It’s past time for massive environmental reform in the United States. Neither the EPA nor the Toxic Substances Control Act are protecting the health and safety of the people of this planet, and we are all already paying the consequences, whether we realize it or not.
The New York Times Magazine recently published an article by Nathaniel Rich titled, “The Lawyer Who Became DuPont’s Worst Nightmare”. The piece, an incredible (and highly disturbing) story, exposes major gaps in our nation’s chemical regulation. It illustrates the devastating impact of such regulatory failures not only on specific communities, but on the nation (and the world) as a whole.
In the article, Rich artfully details the way in which the chemical company DuPont knowingly poisoned the water supply of those living near its factory in West Virginia with large quantities of a fluorochemical known as PFOA. The contamination event occurred over a series of decades, during which members of the Parkersburg and surrounding communities, (six districts in total) ingested dangerous levels of the chemical, infiltrating the towns’ water supplies and dozens of private wells.
Studying the affected population, scientists found a probable link between PFOA and kidney cancer, testicular cancer, thyroid disease, high cholesterol, preeclampsia, and ulcerative colitis. Then in May this year, 200 scientists signed the Madrid Statement, a report expressing serious concerns regarding the production of all fluorochemicals, not just PFOA. This report stated that fluorochemicals, or PFASs, are likely endocrine receptors, interfering with human reproduction and metabolism, and causing cancer and nervous-system disorders.
Unfortunately, due to PFOA’s persistence in the environment and widespread manufacture and use, nearly all of us in the world now already have some level of the toxin in our bloodstream. We absorb the chemical through the air, the food that we eat, the use of nonstick cookware, the umbilical cord, and/or by drinking tainted water.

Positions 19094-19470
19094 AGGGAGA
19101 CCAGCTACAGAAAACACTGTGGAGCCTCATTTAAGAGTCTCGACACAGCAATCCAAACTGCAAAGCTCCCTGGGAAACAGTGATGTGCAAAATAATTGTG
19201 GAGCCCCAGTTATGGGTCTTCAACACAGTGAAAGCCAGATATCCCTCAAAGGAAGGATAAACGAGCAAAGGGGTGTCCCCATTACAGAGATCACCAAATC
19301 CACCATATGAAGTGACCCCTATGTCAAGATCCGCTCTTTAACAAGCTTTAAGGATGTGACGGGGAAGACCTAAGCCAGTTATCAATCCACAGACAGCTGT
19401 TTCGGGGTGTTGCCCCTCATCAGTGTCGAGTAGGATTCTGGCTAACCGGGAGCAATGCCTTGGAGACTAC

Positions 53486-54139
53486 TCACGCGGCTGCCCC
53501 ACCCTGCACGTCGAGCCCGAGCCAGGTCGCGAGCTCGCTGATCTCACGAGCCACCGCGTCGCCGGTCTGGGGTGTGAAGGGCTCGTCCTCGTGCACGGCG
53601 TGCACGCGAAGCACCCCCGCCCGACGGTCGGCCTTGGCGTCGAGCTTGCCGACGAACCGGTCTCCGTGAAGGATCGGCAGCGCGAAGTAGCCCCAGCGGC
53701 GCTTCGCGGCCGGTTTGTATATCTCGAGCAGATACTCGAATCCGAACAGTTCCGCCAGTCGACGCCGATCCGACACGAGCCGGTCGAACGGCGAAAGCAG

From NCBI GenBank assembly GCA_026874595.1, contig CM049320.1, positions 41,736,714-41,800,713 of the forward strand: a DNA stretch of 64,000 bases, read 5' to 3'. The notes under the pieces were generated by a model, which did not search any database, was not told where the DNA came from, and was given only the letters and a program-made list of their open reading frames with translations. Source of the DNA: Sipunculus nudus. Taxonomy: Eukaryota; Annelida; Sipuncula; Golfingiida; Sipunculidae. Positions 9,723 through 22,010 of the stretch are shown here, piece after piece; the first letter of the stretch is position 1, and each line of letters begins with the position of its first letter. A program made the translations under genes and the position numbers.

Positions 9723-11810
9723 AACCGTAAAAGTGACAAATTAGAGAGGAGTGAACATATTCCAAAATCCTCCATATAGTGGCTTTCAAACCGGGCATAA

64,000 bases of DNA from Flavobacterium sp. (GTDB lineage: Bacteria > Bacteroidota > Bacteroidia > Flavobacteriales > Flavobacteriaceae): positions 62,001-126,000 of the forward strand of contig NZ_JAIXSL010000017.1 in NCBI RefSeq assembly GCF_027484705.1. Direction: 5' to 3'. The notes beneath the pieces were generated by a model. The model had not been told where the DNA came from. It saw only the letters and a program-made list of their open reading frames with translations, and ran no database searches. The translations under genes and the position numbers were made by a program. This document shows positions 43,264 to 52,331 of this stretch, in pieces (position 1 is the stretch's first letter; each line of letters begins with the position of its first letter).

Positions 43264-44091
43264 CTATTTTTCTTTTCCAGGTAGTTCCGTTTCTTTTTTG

None of this should have happened, because PFOA never should have been approved for manufacture and use. But it was not a regulated substance. It was not recognized by the government as a poison, because no one had run tests to determine its lethality before producing it.
The NY Times Magazine piece describes the absurdity of the situation well, writing, “The E.P.A. can test chemicals only when it has been provided evidence of harm. This arrangement, which largely allows chemical companies to regulate themselves, is the reason that the E.P.A. has restricted only five chemicals, out of the tens of thousands on the market, in the last 40 years.”
Joe Kieger, a West Virginia schoolteacher, filed a class action suit in 2001 against DuPont, alleging (successfully) that the company knowingly poisoned the drinking water of tens of thousands of people, causing widespread incidences of cancer and birth defects. He spoke to the New York Times Magazine, quoting, “We see a situation that has gone from Washington Works, to statewide, to the United States, and now it’s everywhere, it’s global. We’ve taken the cap off something here. But it’s just not DuPont. Good God. There are 60,000 unregulated chemicals out there right now. We have no idea what we’re taking.”
It’s time that we put a stop to this. Chemical companies must be able to prove (through a thorough investigations conducted by independent agencies) that any new chemical is safe to use, and that it is being manufactured and disposed of appropriately, before they should be allowed to produce and/or utilize it. This mass production, distribution, and use of thousands of chemicals without prior independent safety testing and heavy oversight and regulation is inexcusable. It is madness.
No one should have to die for common sense policy to be put into place. But they already have. Now it is up to the rest of us to take a stand.